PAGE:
Service: Love in Action
As we have seen, God’s love for us is everlasting. In expressing His love for us through the sacrifice of His Son, Jesus, God was being true to His nature:

“God loved the world in this way: He gave His One and Only Son.” John 3:16

God is love, and God made us in His image. Our response to God’s love should be to love in return — to love God and to love one another. We love because He first loved us, for all things begin in Him:

From Him and through Him and to Him are all things. [For all things originate with Him and come from Him; all things live through Him, and all things center in and tend to consummate and to end in Him.] To Him be glory forever! Amen (so be it). Romans 11:36, AMP

Still, we must respond — we must put our love into action! Love without action is similar to faith without works, it’s dead. Our love should look like the love we read about in 1 Corinthians 13, and it should result in service and good deeds. Spend a few minutes reading 1 John 3:16-19 to learn more about God’s love. How can you show others the love of Jesus?

In the same way faith, if it doesn’t have works, is dead by itself. James 2:17

Complete Surrender
As we have discussed, Jesus gave us the ultimate example of surrendering to the plans and purposes of God. He really did choose to walk the road to Calvary and take the weight of our sins upon His guiltless body. God mercifully sacrificed real, unblemished flesh and blood in order to make a way for us to enter His presence. Jesus, the Lamb of God, paid the complete and total price for our freedom, and our response of worship is likewise costly:

I appeal to you therefore, brethren, and beg of you in view of [all] the mercies of God, to make a decisive dedication of your bodies [presenting all your members and faculties] as a living sacrifice, holy (devoted, consecrated) and well pleasing to God, which is your reasonable (rational, intelligent) service and spiritual worship. Romans 12:1, AMP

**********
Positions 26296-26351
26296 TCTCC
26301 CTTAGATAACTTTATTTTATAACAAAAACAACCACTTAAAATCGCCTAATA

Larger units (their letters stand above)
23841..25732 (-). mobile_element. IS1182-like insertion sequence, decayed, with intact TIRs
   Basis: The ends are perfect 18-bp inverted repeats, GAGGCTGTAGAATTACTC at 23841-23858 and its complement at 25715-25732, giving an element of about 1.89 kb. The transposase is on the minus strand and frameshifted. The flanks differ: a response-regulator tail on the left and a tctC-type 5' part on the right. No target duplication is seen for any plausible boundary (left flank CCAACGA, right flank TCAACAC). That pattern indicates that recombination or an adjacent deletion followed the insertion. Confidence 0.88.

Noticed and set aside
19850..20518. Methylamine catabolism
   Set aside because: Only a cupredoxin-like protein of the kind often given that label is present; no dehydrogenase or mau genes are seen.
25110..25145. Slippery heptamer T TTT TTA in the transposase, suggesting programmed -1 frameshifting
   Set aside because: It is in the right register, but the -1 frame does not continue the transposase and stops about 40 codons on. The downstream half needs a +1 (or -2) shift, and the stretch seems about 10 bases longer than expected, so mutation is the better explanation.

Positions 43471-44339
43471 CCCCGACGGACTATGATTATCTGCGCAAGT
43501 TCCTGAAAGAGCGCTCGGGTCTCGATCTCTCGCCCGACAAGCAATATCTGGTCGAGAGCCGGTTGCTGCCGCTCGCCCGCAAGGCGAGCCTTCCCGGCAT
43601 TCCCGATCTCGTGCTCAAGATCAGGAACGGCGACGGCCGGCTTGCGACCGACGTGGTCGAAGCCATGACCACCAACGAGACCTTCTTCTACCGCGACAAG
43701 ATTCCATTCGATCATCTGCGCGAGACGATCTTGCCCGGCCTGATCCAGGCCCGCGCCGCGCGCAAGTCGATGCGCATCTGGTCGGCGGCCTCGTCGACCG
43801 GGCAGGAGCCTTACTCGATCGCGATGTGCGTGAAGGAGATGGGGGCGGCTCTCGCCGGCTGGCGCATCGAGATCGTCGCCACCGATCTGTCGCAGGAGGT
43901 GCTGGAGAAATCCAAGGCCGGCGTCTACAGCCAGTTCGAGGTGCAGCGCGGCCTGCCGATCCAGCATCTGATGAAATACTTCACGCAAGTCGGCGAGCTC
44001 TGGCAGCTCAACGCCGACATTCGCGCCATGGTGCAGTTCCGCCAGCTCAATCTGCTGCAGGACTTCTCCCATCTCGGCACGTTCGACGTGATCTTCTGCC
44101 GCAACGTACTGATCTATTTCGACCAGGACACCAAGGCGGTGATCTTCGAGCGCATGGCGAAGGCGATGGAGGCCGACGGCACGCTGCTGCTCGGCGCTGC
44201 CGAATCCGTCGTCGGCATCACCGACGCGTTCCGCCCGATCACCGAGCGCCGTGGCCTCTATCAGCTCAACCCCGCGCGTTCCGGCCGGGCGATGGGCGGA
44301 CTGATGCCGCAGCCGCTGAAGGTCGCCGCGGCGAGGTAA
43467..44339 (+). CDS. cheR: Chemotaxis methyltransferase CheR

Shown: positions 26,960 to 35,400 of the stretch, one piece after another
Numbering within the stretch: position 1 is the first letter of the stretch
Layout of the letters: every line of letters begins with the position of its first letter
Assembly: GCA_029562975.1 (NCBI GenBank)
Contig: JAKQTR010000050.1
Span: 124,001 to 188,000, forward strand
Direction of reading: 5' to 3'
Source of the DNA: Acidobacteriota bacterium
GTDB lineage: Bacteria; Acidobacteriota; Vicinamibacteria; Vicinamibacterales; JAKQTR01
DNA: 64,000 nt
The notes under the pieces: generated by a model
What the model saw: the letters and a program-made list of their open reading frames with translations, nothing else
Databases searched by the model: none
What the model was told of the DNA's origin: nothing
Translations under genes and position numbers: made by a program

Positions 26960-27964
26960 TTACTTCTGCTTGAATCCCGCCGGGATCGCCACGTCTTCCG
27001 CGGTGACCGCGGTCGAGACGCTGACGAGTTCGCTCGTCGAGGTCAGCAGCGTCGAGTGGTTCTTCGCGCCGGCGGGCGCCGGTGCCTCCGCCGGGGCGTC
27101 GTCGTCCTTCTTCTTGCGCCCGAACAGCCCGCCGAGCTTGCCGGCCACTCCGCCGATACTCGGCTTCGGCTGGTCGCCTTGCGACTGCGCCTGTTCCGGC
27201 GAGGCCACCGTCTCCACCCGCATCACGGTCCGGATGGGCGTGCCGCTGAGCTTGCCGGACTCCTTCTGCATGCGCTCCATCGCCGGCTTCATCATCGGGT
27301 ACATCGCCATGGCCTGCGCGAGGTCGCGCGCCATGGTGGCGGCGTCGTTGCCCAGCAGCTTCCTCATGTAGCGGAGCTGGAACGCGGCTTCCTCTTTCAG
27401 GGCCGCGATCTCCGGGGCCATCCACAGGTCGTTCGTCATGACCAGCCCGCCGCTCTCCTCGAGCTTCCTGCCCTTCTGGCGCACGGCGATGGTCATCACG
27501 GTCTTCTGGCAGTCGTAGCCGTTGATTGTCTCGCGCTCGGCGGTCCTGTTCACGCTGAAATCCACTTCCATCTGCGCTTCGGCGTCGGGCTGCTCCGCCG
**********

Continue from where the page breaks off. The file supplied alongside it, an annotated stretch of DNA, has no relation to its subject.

We’ve considered that our response to God’s love is to express love, which requires action. We are to serve others in tangible ways. Even so, our words and actions are not enough. Our tithes and offerings are not enough. There is only one thing that makes our service appropriate and sufficient: complete surrender.

Totally surrendering our hearts and our lives to God — that is our reasonable, rational, intelligent response. Responding to God in this way requires surrender in every area of our lives: laying down our desires (if they are different from God’s) and taking up God’s desires every moment of every day.

Our lives really can become a living sacrifice, often in the most practical ways. Many times what we see as sacrifice is really God’s way of moving us toward our destiny. I was introduced to that truth as a teenager.

Sacrifice Is a Choice
Sports are important to most young boys and girls. Whether they are good at a particular sport isn’t always the issue. Just being on the team — being included and having an identity — is a big deal, particularly in the teenage years.

I grew up playing baseball and playing guitar. And frankly, I loved both activities. I guess I was born for a stage of some kind! I’m pretty sure I was great at both baseball and music … well, at least my mom and dad thought I was.